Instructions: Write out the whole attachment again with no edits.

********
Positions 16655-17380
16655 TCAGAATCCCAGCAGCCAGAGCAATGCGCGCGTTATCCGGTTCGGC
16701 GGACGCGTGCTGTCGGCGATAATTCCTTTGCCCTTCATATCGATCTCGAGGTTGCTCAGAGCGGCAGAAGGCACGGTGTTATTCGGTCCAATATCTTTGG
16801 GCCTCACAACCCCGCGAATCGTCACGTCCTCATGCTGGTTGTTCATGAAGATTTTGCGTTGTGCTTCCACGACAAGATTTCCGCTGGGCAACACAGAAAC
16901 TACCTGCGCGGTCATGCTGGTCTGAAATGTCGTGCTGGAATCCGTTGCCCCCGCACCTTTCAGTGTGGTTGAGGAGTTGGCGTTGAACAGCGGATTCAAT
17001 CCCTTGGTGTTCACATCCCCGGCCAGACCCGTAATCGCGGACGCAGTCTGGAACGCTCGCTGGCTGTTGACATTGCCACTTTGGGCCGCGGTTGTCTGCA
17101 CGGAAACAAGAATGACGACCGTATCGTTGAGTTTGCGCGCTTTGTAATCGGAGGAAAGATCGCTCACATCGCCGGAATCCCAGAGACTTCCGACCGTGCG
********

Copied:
Positions 16655-17380
16655 TCAGAATCCCAGCAGCCAGAGCAATGCGCGCGTTATCCGGTTCGGC
16701 GGACGCGTGCTGTCGGCGATAATTCCTTTGCCCTTCATATCGATCTCGAGGTTGCTCAGAGCGGCAGAAGGCACGGTGTTATTCGGTCCAATATCTTTGG
16801 GCCTCACAACCCCGCGAATCGTCACGTCCTCATGCTGGTTGTTCATGAAGATTTTGCGTTGTGCTTCCACGACAAGATTTCCGCTGGGCAACACAGAAAC
16901 TACCTGCGCGGTCATGCTGGTCTGAAATGTCGTGCTGGAATCCGTTGCCCCCGCACCTTTCAGTGTGGTTGAGGAGTTGGCGTTGAACAGCGGATTCAAT
17001 CCCTTGGTGTTCACATCCCCGGCCAGACCCGTAATCGCGGACGCAGTCTGGAACGCTCGCTGGCTGTTGACATTGCCACTTTGGGCCGCGGTTGTCTGCA
17101 CGGAAACAAGAATGACGACCGTATCGTTGAGTTTGCGCGCTTTGTAATCGGAGGAAAGATCGCTCACATCGCCGGAATCCCAGAGACTTCCGACCGTGCG